The Inmarsat Airline Passenger Confidence Survey

by Travel Radar
British Airways Embraer Jet Taking off From London City Airport

Today, 10 November, Inmarsat Aviation (Inmarsat) releases the results of their Passenger Confidence Survey. The biggest airline passenger confidence survey to be undertaken.  It predicts dramatic changes in travel habits as a result of COVID-19.

Passenger Confidence Survey Commissioned by Inmarsat

The Passenger Confidence Tracker is the largest global survey of air passengers that has been undertaken since the pandemic began at the end of 2019.  9,500 air travellers from twelve countries took part in this survey.  There is no doubt that once the COVID-19 pandemic is over we will see long-term, drastic changes in flying habits.

This study revealed a significant difference across the world in in relation to passengers’ confidence about flying during and post-pandemic.  But, overall, eight out of ten air passengers said their travel habits will change due to COVID-19.

Biometric Self-Boarding Gates

Biometric Self-Boarding Gates © British Airways

The Results of the Passenger Confidence Survey

Some key findings include:

  • Only a third (34%) have taken a commercial flight since the pandemic began
  • 4 in 10 (41%) expect to travel less by any means and a third (31%) plan to fly less
  • Almost half (47%) of passengers globally expect to feel ready to fly within the next six months

The study reveals significant differences in passenger confidence depending on the country they live in.  Most of those who have flown since the pandemic began came from Hungary and the UK.  South Korean passengers showed a reluctance to fly before a vaccine has been found.  An intention to travel less by any means was highest among Asian passengers with 58% in India and 55% in South Korea.

These findings correlate to levels of public concern about COVID-19. For example, South Koreans and Singaporeans are twice as likely to describe their behaviour in relation to the virus as ‘highly cautious’ than Britons.

But overall the majority (60%) said they were confident in the manner in which the aviation industry was responding to the challenges of COVID-19.  However, there are areas that require work to encourage more passengers back in the air.

Mototok Pushes Back an Aircraft at Heathrow

Mototok Pushes Back an Aircraft at Heathrow © British Airways

Conclusions Drawn From the Passenger Confidence Survey

Safety and reputation are even more important now.  Almost half of passengers taking part (44%) indicated that reputation would now be more important when choosing an airline than it was pre-pandemic.  Improving the inflight experience is one way to achieve this. The survey showed that extra legroom, free baggage and value added services were of increasing importance to a significant number of passengers.

An area that will play an important role in encouraging the return of passengers is digitalisation.  Reducing staff/customer contact is vital.  Passengers are more worried about contracting the virus while abroad than they are about travelling on a plane.  Some think certain environments pose a greater risk for example gymnasiums and local public transport.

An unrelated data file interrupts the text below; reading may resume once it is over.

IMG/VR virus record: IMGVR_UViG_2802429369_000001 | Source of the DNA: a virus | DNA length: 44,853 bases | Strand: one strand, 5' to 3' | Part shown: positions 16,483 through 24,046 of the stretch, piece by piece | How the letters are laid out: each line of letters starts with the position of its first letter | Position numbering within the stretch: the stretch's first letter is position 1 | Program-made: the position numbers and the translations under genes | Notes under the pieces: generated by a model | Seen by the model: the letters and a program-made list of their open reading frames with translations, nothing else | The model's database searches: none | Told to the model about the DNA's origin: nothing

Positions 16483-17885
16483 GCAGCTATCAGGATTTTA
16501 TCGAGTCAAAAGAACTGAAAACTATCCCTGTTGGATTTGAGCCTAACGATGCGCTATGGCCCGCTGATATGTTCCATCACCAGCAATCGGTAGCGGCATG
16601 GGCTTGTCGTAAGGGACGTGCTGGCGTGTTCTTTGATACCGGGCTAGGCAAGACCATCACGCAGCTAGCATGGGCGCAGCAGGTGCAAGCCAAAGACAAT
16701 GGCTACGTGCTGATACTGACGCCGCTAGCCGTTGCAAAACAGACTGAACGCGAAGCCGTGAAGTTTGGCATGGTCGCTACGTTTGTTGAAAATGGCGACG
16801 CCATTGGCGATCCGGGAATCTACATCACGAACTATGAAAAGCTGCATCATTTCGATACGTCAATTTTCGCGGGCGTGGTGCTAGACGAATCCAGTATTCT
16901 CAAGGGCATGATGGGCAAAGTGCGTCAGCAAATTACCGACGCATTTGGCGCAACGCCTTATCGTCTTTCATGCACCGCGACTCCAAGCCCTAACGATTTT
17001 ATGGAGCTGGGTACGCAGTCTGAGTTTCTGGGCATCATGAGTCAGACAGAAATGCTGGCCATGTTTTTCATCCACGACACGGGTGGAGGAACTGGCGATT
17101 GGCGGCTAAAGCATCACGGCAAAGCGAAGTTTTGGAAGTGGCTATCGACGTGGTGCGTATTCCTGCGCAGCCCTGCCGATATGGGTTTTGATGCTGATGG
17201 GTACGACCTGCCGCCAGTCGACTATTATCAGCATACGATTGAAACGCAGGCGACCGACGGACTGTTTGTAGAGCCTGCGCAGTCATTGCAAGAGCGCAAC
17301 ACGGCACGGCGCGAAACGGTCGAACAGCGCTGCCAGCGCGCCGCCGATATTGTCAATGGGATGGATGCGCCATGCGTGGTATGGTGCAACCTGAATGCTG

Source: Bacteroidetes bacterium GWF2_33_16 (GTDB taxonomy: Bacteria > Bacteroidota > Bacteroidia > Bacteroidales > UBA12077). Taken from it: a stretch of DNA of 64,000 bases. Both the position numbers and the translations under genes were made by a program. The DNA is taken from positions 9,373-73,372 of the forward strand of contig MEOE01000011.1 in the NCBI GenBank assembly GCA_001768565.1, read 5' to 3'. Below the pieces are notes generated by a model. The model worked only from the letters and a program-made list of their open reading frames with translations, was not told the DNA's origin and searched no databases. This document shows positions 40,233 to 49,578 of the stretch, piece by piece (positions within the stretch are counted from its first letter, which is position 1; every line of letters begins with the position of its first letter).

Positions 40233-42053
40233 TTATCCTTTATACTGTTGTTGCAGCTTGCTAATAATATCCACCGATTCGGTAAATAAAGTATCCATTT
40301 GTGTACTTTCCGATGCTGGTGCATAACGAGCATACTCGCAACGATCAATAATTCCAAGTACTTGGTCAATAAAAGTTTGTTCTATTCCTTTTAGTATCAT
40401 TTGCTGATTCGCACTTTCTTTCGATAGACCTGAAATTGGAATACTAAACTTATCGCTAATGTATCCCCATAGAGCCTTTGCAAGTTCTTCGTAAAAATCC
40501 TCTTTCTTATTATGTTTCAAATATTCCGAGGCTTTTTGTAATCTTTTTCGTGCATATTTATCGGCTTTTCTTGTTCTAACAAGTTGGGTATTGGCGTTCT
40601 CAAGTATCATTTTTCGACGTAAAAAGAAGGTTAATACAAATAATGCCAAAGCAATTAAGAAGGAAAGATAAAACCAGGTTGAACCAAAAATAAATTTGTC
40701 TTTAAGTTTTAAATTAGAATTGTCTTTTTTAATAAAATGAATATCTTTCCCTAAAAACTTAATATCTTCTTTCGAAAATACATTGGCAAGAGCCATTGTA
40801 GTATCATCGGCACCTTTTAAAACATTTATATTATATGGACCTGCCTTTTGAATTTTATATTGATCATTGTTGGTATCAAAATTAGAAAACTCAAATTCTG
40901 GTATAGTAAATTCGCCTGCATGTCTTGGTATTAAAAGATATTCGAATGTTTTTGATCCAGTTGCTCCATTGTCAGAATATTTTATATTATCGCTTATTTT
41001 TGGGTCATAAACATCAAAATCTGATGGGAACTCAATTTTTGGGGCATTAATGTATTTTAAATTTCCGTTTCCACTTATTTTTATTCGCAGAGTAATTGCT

Passenger confidence has grown with the introduction of automated systems during check-in and boarding processes.  But they are not so comfortable using inflight toilets and being in close proximity to other passengers. Areas that can be addressed.

The research highlights that improving inflight experience is one way to achieve this. From extra legroom (43%) to free baggage (39%), value added services are becoming increasingly important to passengers returning to the skies.

A total lack of confidence in quarantine restrictions was also apparent from the survey results.  There is, instead, a marked preference for consistent measures ensuring a safe journey.  These include mandatory face coverings and reliable pre-flight testing.

WiFi on Board

WiFi on Board © Nick Morrish via British Airways

The Way Forward

On board Wi-Fi matters more today than ever before particularly for Indian and Brazilian passengers.  Cabin connectivity enables destination status alerts, real time luggage tracking and pre-clearing immigration on the plane.  These are new aspects of the journey that passengers will want to experience post-pandemic.

Inmarsat is transforming the global aviation industry by bringing complete connectivity to every aircraft and flight path in the world.  Passengers can browse the internet, stream videos, check social media and more during flights, with an on board connectivity experience on a par with broadband services available on the ground.

Explore the Passenger Confidence Tracker in greater detail later today (10 November, 14.30 GMT) at FlightPlan, the aviation industry’s largest virtual convening, hosted by Inmarsat and the Airline Passenger Experience Association (APEX). To find out more, register here.

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